Another famous artwork has been attacked.
On Friday, two climate change activists tried to glue themselves to “The Scream,” a masterpiece by Edvard Munch from 1893.
The painting, housed at the National Museum of Norway in Oslo, was not harmed. The activists, including a third person who was filming the incident, were taken into custody by the police, per The Associated Press.
The activists belong to the Norwegian organization Stopp Oljeletinga, which translates to Stop Oil Exploration. The group’s goal is to put pressure on lawmakers on the issue since Norway is a major oil and gas producer, according to AP.
“We are campaigning against ‘Scream’ because it is perhaps Norway’s most famous painting,” Astrid Rem, a spokesperson for the group, told AP. “There have been lots of similar actions around Europe. They have managed something that no other action has managed: achieve an extremely large amount of coverage and press.”
Only last month, a pair of protesters glued themselves to Johannes Vermeer’s world-famous “Girl with a Pearl Earring” while pouring tomato sauce on themselves, as I previously reported for the Deseret News.
Every artwork attacked by climate activists
According to Artnet, here are all of the paintings that have been targeted by climate change activists this year:
- “Mona Lisa,” by Leonardo da Vinci in May.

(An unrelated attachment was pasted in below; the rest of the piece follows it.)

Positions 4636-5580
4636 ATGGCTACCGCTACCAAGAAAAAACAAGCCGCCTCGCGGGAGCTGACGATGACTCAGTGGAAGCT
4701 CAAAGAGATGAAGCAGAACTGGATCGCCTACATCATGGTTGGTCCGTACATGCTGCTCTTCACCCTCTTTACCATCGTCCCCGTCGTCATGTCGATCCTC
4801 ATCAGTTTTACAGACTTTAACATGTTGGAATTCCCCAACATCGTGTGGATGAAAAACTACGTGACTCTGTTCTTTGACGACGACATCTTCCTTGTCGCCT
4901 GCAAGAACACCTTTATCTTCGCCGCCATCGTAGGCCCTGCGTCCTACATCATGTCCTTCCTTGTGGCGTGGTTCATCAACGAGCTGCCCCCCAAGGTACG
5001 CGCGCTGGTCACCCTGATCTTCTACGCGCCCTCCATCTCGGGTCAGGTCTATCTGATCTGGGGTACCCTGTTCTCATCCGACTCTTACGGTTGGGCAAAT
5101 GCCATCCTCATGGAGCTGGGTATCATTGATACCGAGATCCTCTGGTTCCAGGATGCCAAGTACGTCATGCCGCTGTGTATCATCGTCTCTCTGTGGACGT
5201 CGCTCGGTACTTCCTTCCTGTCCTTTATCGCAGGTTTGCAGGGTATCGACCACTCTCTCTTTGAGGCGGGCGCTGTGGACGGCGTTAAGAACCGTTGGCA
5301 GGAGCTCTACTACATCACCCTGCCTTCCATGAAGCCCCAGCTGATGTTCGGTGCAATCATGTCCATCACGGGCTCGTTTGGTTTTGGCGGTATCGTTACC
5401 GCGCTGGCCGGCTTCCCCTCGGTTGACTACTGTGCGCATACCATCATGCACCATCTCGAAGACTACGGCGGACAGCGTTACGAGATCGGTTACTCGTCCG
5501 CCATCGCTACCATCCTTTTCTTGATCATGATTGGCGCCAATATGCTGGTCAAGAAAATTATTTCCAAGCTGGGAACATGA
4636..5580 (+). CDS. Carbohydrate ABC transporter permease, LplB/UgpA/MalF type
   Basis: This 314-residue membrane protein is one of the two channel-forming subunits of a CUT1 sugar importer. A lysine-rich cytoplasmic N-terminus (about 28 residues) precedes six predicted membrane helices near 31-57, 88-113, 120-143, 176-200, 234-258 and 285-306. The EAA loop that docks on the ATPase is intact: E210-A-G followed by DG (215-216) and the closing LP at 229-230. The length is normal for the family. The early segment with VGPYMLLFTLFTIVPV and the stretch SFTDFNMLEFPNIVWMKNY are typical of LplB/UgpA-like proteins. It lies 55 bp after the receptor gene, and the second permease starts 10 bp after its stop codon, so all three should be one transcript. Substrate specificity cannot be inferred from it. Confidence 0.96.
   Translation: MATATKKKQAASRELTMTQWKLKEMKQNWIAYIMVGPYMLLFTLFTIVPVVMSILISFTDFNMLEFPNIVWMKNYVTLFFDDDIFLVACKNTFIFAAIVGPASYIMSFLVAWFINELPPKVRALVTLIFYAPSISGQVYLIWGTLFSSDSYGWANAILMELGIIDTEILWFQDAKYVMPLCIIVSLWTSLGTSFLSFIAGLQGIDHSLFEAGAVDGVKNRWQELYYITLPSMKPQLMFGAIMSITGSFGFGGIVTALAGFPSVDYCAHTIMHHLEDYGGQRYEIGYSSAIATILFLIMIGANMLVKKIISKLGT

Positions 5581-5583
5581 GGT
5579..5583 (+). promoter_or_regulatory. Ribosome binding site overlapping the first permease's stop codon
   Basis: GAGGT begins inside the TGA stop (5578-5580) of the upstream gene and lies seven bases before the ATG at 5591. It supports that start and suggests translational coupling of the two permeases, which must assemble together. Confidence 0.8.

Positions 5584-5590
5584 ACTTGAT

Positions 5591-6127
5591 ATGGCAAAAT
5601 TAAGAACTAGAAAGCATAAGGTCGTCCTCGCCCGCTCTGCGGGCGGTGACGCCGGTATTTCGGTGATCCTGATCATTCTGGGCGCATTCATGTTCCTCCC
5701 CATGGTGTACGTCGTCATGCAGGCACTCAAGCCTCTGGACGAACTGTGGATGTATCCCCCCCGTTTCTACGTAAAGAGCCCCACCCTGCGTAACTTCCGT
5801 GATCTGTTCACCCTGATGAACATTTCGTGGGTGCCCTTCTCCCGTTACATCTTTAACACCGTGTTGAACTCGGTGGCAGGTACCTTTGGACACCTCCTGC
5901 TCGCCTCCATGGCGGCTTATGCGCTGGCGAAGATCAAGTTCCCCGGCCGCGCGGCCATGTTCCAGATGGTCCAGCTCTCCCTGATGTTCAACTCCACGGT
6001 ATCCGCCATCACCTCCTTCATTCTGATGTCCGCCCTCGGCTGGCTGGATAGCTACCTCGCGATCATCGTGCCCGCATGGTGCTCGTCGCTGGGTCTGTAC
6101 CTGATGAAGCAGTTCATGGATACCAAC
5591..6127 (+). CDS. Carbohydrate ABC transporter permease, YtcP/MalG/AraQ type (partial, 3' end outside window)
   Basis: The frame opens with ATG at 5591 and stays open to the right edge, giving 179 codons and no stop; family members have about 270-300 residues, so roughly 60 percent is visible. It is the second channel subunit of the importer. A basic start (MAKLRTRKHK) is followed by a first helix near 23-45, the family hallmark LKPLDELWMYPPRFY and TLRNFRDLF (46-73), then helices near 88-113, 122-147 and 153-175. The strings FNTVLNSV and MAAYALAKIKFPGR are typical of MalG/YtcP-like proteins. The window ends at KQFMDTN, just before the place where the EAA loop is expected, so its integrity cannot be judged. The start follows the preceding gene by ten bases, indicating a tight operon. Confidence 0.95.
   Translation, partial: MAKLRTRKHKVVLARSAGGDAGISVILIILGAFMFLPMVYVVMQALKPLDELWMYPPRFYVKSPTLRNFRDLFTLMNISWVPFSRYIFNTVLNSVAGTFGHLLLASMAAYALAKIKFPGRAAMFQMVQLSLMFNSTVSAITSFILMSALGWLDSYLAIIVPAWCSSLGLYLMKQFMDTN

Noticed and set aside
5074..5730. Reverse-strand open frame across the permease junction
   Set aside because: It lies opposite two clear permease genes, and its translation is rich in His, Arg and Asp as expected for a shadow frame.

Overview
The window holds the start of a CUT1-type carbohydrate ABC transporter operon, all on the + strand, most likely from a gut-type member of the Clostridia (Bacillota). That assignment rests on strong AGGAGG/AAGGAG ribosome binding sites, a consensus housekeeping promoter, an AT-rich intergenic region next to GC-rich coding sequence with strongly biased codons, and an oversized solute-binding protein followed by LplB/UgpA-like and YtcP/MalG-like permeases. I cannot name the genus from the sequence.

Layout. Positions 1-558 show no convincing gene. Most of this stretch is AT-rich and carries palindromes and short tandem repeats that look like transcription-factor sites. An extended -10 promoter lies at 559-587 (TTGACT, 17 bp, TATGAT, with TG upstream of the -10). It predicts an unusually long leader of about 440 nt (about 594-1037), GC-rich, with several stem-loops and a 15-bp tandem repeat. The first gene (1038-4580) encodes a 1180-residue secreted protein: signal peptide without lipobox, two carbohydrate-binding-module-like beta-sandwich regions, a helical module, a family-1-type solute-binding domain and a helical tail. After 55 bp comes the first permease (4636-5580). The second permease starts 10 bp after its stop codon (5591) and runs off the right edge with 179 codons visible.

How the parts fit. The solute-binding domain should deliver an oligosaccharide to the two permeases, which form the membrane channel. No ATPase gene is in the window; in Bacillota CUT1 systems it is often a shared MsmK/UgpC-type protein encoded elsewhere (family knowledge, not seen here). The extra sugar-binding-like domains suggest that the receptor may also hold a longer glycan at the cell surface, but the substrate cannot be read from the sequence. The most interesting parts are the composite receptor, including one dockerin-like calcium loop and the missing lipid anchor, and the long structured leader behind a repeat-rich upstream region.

- “Peach Trees in Blossom,” by Vincent Van Gogh in June.
- “My Heart’s in the Highland,” by Horatio McCulloch in June.
- “The Hay Wain,” by John Constable in July.
- “Aeolian Harp,” by J.M.W. Turner in July.
- “The Last Supper,” by Giampietrino in July.
- “Sistine Madonna,” by Raphael in August.
- “Sunflowers,” by Vincent van Gogh in October.
- “Haystacks,” by Monet in October.
- And “Girl With a Peal Earring,” by Johannes Vermeer in October.
Museums across the world concerned
In a statement co-signed by nearly 100 gallery directors, museums brought their concerns forth about the recent attacks.
“In recent weeks, there have been several attacks on works of art in international museum collections. The activists responsible for them severely underestimate the fragility of these irreplaceable objects, which must be preserved as part of our world cultural heritage,” read the statement.
It was signed by heads of museums like the Metropolitan Museum of Art, the Museum of Modern Art, the Guggenheim Museum in New York, the British Museum, Victoria and Albert Museum and the National Gallery in London, per The Guardian.
“As museum directors entrusted with the care of these works, we have been deeply shaken by their risky endangerment,” the statement said, per Artnet.
“Museums are places where people from a wide variety of backgrounds can engage in dialogue and which therefore enable social discourse,” the statement continued. “In this sense, the core tasks of the museum as an institution — collecting, researching, sharing and preserving — are now more relevant than ever. We will continue to advocate for direct access to our cultural heritage. And we will maintain the museum as a free space for social communication.”